Technology Sector

How 3D Printing is Shaking-Up the Aerospace Industry

Is 3D Printing going to become the new normal when it comes to manufacturing for aersospace?

Relativity_Stargate_3D_Printer.jpg

8th January 2021, 18:00 GMT 

3D Printing has existed for a few decades now but recently it seems poised to go mainstream, with developments in the technology involved in the process along with a multitude of new companies ready to bring 3D Aerospace seems a perfect industry for 3D printing to flourish, due to the complex parts and objects needed for building rockets. This has led many to believe that 3D printing could soon become the new normal when it comes to manufacturing in aersospace.

How Does 3D Printing Work?

3D printing begins by designing the object to be printed as a graphic via a CAD program (Computer-Aided Design). These designs are checked thoroughly to ensure there are no flaws and it is common for multiple prototypes of the model to be created as one of the huge benefits of 3D Printing is the ease to produce many prototypes. These designs are then run through what is known as a slicer program in order to conceptualise the model into a 3D image, they also add any necessary columns and fillings to allow the model to become a reality. After this, the 3D printing begins and is controlled via the instructions set out by the slicer software. There are various types of 3D printing depending on what is being printed, however, throughout almost every printing process the printer follows an additive process in which consecutive layers of material are placed on top of each other until the eventual design is created. This unique process of building a design by placing a material rather than cutting out a material allows 3D printers to produce complex objects and designs.

Multiple companies that have the aim to use 3D printing to revolutionize the way that rockets are manufactured. With 3D printing, the price is generally cheaper, lead time quicker and it is far more flexible in what can be manufactured as a result of the additive process. One of these companies is Relativity who has the goal to produce “Rockets built and flown in days instead of years”. Relativity fuse a number of technologies together including 3D Printing, Artificial Intelligence, and autonomous robotics with the goal of rapidly reducing the time to manufacture rockets.  Relativity’s CEO has said, “we view 3D printing as the inevitable future of building almost all aerospace products”. The company recently completed a series D funding round that raised $500 million for the company, bringing Relativity to be valued at $2.3 billion. Relativity has managed to manufacture an entire rocket engine with only 3 parts within 9 days, this along with other impressive feats has led the company to be awarded a contract by NASA for June 2022 in which Relativity will place CubeSats into low Earth orbit via its Terran 1 (the world's first fully 3D printed rocket).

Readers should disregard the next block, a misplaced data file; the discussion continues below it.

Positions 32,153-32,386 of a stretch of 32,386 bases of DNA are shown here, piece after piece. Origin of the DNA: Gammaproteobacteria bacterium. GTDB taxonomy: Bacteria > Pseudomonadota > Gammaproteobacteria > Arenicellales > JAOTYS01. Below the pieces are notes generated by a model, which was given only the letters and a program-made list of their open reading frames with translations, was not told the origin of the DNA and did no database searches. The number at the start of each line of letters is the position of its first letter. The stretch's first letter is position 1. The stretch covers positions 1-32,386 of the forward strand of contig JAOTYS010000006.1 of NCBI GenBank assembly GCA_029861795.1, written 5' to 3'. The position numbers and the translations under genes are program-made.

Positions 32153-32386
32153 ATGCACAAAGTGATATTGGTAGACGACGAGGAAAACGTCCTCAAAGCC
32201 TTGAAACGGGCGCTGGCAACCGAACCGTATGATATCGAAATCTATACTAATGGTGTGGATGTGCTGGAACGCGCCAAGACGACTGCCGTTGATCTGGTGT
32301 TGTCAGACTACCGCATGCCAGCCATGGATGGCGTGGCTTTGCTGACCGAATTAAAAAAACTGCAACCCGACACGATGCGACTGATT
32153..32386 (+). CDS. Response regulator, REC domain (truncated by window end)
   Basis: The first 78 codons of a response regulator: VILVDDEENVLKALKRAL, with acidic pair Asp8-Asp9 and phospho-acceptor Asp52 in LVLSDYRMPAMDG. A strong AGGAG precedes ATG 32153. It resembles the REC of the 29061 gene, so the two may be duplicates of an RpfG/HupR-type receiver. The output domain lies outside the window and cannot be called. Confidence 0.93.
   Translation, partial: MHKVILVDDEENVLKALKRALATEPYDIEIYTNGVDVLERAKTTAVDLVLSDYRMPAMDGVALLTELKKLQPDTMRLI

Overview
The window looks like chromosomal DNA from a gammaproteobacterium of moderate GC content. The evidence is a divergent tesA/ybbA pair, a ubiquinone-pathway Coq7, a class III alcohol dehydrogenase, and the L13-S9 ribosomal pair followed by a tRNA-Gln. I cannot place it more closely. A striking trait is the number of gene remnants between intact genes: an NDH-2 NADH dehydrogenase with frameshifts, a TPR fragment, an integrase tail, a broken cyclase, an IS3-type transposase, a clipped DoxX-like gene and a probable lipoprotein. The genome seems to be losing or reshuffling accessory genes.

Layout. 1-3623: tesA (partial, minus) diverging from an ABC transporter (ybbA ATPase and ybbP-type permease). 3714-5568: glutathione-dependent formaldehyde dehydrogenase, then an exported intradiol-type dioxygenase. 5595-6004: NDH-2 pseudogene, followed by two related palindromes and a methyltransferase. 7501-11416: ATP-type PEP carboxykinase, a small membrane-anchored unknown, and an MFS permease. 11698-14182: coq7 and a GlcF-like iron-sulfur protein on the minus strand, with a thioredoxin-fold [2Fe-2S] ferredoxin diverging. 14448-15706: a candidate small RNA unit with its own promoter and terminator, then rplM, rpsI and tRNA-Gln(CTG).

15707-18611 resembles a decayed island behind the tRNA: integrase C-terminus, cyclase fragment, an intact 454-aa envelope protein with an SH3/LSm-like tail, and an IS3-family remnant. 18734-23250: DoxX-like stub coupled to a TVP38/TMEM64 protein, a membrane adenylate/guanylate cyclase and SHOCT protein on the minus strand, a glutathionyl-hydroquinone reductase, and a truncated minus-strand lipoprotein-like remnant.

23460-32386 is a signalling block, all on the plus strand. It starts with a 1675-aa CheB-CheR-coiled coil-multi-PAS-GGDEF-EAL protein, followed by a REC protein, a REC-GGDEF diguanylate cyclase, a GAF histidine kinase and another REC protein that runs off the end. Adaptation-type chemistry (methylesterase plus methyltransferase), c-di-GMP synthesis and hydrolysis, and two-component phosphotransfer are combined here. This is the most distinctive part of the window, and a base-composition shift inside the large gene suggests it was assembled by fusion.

Relativity is not the only company looking to bring 3D printing to the manufacturing process of aerospace, Space X has been developing the technology for years and has been using it to manufacture complex parts that cannot be produced using conventional manufacturing techniques. One of the prime examples of this is the SuperDraco Engine Chamber, which is a backup engine that was fully manufactured using 3D Printing. Another company that looking towards developing smaller rockets through 3D Printing is Launcher. Launcher has the goal of developing the world’s most efficient rocket to deliver small satellites to orbit. The company has impressively built the world's biggest 3D printed liquid rocket engine with its partner AMCM.

3D Printing will no doubt continue to become more mainstream in the near future as the technology continues to develop to make the process both cheaper and more efficient. However, it will be a while until we can truly see 3D printing begin to challenge mass manufacturing. This is as a result of the lack of economies of scale which doesn’t currently apply when using 3D printing in manufacturing. This shouldn't stop 3D printing in aerospace and it seems very likely that 3D printing will become the new norm in this industry over the coming years.

Related Topics

Technology Sector

3D Printing

Aerospace